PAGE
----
Coal lasts many more hours than wood which is one of the benefits. You don't have to be messing with it every 4 or 5 hours. I'd suggest just working your way up, try opening the draft a little bit more each day until you find out the farthest you can go. The fire you see in the second pic may look like it's ripping but that's just how it looks. the coal will turn bright red but it will stay like for a long time.
Richard S.
 
Stoker Coal Boiler: Van Wert VA1200
Coal Size/Type: Buckwheat/Anthracite

PostBy: LsFarm On: Tue Oct 31, 2006 7:34 pm

That second photo shows about a 6" deep fire, it could look the same if it was 12" deep. My firebox seems to burn about 1" per hour. So the pictured fire should burn for about 4-5 hours before it has to have more coal added.

As Richard [ The CoalMan] said, just build up a fire and take a few notes and observe what it takes to get a desired result. Every stove is different, and it will burn different with cold/warm weather where the draft is stronger/weaker.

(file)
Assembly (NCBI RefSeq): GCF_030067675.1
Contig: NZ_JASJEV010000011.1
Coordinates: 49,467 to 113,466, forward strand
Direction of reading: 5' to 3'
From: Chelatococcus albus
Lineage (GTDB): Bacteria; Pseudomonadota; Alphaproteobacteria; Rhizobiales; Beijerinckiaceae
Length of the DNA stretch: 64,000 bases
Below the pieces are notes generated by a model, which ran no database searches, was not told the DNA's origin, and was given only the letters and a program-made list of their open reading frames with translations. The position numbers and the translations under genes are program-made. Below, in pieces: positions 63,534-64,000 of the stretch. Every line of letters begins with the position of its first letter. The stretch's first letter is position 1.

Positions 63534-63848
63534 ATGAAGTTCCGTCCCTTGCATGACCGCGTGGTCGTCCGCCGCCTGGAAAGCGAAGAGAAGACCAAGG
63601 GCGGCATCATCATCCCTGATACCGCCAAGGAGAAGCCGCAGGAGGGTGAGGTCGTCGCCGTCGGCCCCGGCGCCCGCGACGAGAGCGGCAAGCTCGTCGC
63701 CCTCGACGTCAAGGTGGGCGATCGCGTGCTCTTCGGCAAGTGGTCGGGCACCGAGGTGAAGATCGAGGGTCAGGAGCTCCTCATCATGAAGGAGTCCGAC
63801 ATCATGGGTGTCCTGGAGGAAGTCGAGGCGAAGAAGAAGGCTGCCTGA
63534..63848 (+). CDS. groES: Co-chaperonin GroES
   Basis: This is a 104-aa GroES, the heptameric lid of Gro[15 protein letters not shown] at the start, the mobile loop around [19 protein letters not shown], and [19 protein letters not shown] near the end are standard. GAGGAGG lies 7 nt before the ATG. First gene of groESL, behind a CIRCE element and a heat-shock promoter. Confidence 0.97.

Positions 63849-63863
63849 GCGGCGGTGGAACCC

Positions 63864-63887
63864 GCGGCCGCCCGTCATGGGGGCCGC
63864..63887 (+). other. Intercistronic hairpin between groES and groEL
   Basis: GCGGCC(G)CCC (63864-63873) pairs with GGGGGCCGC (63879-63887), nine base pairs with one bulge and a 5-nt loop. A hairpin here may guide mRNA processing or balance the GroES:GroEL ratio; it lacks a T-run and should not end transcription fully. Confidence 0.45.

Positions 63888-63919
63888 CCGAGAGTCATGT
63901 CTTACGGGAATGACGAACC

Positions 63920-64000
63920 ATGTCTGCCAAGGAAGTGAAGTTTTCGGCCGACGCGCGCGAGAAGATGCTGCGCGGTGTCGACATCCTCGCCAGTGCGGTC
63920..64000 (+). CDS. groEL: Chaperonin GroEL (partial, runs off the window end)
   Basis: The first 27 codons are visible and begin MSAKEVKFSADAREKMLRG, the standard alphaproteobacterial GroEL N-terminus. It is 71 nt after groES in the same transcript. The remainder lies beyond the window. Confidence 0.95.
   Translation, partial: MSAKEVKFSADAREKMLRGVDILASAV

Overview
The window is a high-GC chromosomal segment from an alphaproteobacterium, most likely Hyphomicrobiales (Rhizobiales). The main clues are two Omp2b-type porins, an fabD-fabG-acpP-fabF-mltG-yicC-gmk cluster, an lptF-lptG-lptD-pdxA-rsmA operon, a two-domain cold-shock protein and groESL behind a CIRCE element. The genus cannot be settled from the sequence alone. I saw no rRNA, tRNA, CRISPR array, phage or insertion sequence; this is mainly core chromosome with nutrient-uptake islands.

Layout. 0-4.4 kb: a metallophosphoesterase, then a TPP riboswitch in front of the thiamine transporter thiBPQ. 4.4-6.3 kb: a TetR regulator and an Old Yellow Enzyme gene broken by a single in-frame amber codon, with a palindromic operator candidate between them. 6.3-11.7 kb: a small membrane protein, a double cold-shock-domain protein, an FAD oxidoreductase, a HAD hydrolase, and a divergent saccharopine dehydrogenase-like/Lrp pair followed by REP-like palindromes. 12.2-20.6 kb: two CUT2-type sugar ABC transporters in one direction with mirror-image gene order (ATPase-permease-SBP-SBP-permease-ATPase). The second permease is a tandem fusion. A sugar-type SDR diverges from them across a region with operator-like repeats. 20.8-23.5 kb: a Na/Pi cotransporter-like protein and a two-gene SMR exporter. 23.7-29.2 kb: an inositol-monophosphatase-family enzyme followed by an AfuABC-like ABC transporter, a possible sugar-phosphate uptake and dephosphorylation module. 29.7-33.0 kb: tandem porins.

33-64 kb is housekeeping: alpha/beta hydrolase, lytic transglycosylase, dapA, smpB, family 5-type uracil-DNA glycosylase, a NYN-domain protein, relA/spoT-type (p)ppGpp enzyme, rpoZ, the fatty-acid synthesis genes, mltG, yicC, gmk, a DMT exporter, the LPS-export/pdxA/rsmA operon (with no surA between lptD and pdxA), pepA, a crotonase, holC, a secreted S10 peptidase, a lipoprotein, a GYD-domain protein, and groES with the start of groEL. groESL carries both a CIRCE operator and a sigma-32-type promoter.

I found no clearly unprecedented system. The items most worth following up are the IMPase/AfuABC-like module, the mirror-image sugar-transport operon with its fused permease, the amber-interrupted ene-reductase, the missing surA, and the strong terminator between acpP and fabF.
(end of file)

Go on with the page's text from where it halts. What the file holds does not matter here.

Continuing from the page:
Once you see a fully red fire, keep looking for spots getting dull or going dark, [usually 4-5 hours minimum] these spots are burning out and nothing is left in the dark spots but ash. Once the burnt out spots occur, this is the sign [for my firebox] that I need to shake and reload with fresh coal.

If I wait too long, and I have mostly ash remaining, there isn't enough hot coals remaining to start a coal fire again. I've had to take two splits of wood and use them like scoops, scoop up the remaining hot coals between then. Add kindling and create a wood fire from the coal embers... The start over again.

Just jump in, and get your feet 'wet' You'll figure it out pretty quick.


Take care, Greg L
LsFarm
 
Stoker Coal Boiler: Axeman Anderson 260
Hand Fed Coal Boiler: Self-built 'Big Bertha' SS Boiler
Baseburners & Antiques: Keystone 11, Art Garland

PostBy: laynes69 On: Tue Oct 31, 2006 8:34 pm

I appreciate the help. This winter I'll give it a try when it gets down below 20 degrees. I'm anxious to see how it does. I need to get some more coal.
laynes69